That "information gap" refers to the data around who helped create a song. Publishers might keep track of who wrote the underlying composition of a song, or the session drummer on a recording, but that information doesn't always show up in a digital file's metadata. This disconnect between the person who composed a song, the person who recorded it, and the subsequent plays, has led to problems like writers and artists not getting paid for their work, and publishers suing streaming companies as they struggle to identify who is owed royalties. "It's a simple question of attribution," says Berklee College of Music's vice president of innovation and strategy, Panos A. Panay. "And payments follow attribution."
Over the last year, members of the OMI -- almost 200 organizations in total -- have worked to develop just that. As a first step, they've created an API that companies can voluntarily build into their systems to help identify key data points like the names of musicians and composers, plus how many times and where tracks are played. This information is then stored on a decentralized database using blockchain technology -- which means no one owns the information, but everyone can access it.
Pournelle's literary career included the 1985 science fiction novel Footfall with Larry Niven, which became a #1 New York Times best-seller -- one of several successful collaborations between the two authors. In a Slashdot interview in 2003, Larry Niven credited Jerry for the prominent role of religion in their 1974 book The Mote in God's Eye.
Wikipedia also remembers how Byte magazine announced Pournelle's legendary debut as a columnist in their June 1980 issue.
"The other day we were sitting around the BYTE offices listening to software and hardware explosions going off around us in the microcomputer world. We wondered, "Who could cover some of the latest developments for us in a funny, frank (and sometimes irascible) style?" The phone rang. It was Jerry Pournelle with an idea for a funny, frank (and sometimes irascible) series of articles to be presented in BYTE on a semi-regular (i.e.: every 2 to 3 months) basis, which would cover the wild microcomputer goings-on at the Pournelle House ("Chaos Manor") in Southern California. We said yes."
Slashdot reader tengu1sd fondly remembers Pournelle as "frequently loud, but well reasoned." He also shares a link to a new appreciation posted on the Science Fiction and Fantasy Writers of America site. And Slashdot reader Nova Express also remembers Pournelle's Chaos Manor website "later became one of the first blogs on the Internet."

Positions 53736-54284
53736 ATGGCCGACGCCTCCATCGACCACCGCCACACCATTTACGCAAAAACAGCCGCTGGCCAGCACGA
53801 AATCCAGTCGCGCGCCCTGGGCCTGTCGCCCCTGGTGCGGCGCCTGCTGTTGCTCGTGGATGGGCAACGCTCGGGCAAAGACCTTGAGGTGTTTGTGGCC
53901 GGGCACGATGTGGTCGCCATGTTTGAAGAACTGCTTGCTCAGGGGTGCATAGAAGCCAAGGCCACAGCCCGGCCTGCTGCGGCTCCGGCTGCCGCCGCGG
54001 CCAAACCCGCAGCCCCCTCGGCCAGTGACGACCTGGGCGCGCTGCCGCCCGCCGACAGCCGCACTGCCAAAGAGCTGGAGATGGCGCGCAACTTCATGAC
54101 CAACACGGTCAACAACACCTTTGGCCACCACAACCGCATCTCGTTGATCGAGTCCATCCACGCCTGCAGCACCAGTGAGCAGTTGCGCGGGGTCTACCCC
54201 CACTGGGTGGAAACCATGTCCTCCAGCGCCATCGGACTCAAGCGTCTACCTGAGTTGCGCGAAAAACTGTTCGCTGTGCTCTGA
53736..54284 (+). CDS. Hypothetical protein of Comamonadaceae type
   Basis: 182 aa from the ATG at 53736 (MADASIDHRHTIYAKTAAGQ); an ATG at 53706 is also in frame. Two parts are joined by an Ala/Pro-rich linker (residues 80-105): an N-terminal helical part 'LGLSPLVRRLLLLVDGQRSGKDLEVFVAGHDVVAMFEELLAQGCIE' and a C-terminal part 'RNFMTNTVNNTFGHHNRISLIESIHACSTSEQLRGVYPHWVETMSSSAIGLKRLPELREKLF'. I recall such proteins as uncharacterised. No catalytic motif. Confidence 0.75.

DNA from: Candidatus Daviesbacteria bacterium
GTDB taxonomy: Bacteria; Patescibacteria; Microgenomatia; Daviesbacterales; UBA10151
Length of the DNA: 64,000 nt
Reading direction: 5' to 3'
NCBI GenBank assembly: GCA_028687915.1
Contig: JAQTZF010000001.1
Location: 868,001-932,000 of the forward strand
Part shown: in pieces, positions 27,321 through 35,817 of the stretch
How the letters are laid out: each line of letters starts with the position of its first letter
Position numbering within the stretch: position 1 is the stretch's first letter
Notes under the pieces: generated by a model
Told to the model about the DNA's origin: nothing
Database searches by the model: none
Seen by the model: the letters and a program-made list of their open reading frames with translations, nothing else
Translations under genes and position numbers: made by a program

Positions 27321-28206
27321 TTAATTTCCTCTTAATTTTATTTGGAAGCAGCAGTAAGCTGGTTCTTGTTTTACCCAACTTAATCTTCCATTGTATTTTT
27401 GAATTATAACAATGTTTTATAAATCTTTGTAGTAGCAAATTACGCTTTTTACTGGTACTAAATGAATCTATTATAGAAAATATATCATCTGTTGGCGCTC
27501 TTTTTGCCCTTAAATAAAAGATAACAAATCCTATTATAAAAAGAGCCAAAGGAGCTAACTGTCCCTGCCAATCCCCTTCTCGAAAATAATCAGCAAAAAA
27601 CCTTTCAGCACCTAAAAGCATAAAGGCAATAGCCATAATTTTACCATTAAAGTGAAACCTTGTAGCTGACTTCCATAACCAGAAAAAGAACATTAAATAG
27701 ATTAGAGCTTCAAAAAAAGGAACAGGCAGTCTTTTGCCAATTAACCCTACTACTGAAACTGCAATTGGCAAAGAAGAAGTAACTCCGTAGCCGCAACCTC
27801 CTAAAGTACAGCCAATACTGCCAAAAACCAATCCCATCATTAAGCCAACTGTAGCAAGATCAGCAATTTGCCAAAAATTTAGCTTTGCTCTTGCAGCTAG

The final product works by using a lightning to headphone adaptor that's incorporated into the internal structure of the phone. However, because the headphone jack is powered via the phone's lightning jack with a circuit board switching between the two depending on whether headphones or a charger are plugged into the phone, you can't actually listen to music and charge the phone at the same time.
Google's TV interventions have even spilled over into public education -- one of Google-sponsored Code.org's signature Hour of Code tutorials last December was Gumball's Coding Adventure, inspired by the Google-advised Cartoon Network series, The Amazing Adventures of Gumball. "We need more students around the world pursuing an education in CS, particularly girls and minorities, who have historically been underrepresented in the field," explains a Google CS First presentation for educators on the search giant's Hour of Code partnership with Cartoon Network. "Based on our research, one of the reasons girls and underrepresented minorities are not pursuing computer science is because of the negative perception of computer scientists and the relevance of the field beyond coding." According to a 2015 USC report, President Obama was kept abreast of efforts to challenge media's stereotypical portrayals of women; White House Visitor Records show that USC's Smith, the Google-funded study's lead author, and Google CS Education in Media Program Manager Julie Ann Crommett (now at Disney) were among those present when the White House Council on Women and Girls met earlier that year with representatives of the nation's leading toy makers, media giants, retailers, educators, scientists, the U.S. Dept. of Education, and philanthropists.
According to the article, on August 25, two years after the author's passing, Mr. Pratchett's estate manager and close friend, Rob Wilkins, posted a picture of a hard drive and a steamroller on an official Twitter account they shared. The pictures posted suggest the steamroller was one powered by actual steam.
Minutes later they tweeted a photo of the crushed hard drive -- which will soon be displayed at the Salisbury Museum in England as part of their new exhibit on the life and work of Terry Pratchett.